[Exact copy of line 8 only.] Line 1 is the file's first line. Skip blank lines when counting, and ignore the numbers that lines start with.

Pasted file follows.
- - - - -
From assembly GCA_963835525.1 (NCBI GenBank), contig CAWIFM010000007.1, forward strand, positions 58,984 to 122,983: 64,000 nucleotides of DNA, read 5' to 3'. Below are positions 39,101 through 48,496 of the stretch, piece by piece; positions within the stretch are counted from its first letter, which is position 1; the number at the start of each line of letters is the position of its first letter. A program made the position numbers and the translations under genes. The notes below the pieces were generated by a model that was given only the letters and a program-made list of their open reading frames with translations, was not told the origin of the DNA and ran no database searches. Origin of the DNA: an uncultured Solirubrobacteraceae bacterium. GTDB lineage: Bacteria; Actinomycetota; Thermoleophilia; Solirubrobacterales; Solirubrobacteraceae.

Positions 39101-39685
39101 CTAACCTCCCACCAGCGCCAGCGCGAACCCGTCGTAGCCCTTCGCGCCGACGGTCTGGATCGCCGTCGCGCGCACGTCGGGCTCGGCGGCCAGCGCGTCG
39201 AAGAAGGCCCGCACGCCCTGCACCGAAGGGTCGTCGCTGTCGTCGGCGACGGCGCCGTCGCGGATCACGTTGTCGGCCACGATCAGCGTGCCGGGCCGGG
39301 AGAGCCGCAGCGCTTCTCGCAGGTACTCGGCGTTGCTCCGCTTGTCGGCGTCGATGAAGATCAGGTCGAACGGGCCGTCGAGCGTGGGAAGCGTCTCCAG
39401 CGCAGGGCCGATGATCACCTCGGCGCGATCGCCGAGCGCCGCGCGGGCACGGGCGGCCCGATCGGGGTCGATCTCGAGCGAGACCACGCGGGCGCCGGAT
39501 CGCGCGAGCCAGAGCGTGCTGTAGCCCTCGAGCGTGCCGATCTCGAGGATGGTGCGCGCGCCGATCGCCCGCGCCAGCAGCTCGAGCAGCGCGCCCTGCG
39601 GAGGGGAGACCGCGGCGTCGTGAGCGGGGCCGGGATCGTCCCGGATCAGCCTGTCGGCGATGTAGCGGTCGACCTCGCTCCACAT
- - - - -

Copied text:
39601 GAGGGGAGACCGCGGCGTCGTGAGCGGGGCCGGGATCGTCCCGGATCAGCCTGTCGGCGATGTAGCGGTCGACCTCGCTCCACAT